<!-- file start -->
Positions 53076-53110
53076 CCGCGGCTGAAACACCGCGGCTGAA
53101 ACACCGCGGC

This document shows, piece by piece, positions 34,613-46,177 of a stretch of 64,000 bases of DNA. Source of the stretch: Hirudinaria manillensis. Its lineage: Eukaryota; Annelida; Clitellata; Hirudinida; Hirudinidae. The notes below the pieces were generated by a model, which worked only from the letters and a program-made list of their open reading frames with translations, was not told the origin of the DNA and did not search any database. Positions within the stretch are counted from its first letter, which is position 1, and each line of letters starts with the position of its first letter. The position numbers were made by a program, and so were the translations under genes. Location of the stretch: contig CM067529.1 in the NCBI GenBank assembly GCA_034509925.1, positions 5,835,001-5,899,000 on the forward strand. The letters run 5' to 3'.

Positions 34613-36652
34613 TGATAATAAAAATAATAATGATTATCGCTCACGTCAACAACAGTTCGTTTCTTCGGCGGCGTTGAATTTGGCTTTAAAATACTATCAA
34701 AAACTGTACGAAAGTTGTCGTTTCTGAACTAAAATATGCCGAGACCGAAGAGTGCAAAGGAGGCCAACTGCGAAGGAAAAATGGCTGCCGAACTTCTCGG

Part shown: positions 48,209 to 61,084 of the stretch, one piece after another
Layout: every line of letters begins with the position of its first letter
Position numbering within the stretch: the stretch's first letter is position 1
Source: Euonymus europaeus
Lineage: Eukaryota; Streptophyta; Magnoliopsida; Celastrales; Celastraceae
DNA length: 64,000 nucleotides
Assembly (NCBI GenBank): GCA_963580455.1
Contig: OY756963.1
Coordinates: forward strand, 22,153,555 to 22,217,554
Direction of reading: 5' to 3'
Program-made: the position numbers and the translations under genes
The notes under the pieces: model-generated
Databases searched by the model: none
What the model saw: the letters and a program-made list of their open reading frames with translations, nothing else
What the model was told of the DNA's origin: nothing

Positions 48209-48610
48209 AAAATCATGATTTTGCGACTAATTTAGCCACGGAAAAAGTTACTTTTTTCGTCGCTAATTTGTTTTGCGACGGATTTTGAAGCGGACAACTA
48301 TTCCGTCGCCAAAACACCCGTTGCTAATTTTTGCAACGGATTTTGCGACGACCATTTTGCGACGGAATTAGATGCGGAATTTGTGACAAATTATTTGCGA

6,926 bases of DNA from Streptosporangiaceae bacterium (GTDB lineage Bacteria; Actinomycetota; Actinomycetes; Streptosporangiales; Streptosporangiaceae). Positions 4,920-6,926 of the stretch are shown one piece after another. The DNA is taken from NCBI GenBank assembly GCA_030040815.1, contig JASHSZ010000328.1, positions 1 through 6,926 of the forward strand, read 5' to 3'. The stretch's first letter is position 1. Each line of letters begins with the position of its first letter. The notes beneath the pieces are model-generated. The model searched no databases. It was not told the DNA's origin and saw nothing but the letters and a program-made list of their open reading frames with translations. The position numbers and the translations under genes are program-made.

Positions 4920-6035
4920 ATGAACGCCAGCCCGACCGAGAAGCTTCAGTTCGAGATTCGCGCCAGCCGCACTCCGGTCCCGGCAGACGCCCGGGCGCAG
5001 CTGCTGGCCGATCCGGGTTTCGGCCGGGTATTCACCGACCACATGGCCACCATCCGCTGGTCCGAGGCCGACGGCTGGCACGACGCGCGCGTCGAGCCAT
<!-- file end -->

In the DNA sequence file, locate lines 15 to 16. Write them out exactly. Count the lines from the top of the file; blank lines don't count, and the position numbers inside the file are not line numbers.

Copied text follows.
Contig: OY756963.1
Coordinates: forward strand, 22,153,555 to 22,217,554